Come on. Maybe they should take it outside — wager that if the women can take out the IOC officials, they can fight in the olympics.

Posted on Tuesday, June 5th, 2007
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Put a pricetag on it, Dellums and De La Fuente

By awoodall

Oakland Mayor Ron Dellums and Councilmember Ignacio De La Fuente proved you can put a pricetag on just about everything, including rivalry.  Just make sure it comes with nice packaging.

The two former bitter rivals for the city’s top position just months ago showed up Saturday for a swanky soiree at the Claremont Hotel.  The public servants may have been in the same room, but you would have thought they were orbiting different moons on separate planets: they never crossed each other’s path.  

Dellums and De La Fuente, however,  had one thing in common. They were determined to raise money for the Oakland East Bay Symphony’s youth education programs.  A power lunch with Dellums fetched $2,800 during  the silent fundraiser auction.  So great was De La Fuente’s generosity that he spontaneously offered himself for a power lunch — and tied with Dellums at $2,800.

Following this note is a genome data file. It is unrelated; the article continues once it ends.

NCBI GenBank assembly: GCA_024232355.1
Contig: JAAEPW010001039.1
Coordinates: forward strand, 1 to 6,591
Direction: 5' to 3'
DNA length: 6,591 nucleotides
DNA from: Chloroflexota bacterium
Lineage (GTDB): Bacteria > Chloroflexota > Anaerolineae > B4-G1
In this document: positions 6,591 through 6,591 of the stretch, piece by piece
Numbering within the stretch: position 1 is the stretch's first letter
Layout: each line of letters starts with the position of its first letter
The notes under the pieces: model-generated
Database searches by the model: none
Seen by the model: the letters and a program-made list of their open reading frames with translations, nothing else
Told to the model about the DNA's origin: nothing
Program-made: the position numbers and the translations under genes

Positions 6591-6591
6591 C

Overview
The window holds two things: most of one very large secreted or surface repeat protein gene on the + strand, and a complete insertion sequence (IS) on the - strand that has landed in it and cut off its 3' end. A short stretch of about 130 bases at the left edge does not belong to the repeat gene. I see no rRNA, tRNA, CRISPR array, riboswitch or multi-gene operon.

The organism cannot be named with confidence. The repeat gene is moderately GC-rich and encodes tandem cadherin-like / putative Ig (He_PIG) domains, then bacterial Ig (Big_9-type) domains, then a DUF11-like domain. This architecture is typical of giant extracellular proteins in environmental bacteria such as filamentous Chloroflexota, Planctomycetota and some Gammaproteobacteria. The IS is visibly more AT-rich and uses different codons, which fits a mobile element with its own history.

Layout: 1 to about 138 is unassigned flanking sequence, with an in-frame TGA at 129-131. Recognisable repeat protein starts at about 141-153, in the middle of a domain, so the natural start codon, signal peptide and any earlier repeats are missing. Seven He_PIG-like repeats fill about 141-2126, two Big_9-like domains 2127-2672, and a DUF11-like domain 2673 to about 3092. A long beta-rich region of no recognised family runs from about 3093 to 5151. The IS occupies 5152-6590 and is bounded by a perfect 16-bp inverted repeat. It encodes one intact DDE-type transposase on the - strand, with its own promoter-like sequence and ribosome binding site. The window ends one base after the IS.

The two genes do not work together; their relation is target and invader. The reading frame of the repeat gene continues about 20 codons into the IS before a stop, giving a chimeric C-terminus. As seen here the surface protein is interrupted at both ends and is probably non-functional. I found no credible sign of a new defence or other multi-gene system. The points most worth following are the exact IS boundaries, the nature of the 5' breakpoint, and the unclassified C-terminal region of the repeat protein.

Pfew! A collective sigh rose among the audience that the two were worth the same amount.

Posted on Monday, June 4th, 2007
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The Constant Dancer Superhero Club

By awoodall

It wasn’t a bird or a plane, but something was definitely in the air Friday. Ah, yes. It was — ta da — Oaklandish, that zany group that is still trying to polish our fair city like the diamond in the rough that it is. The polishing cloth is Oakland’s art and culture and history.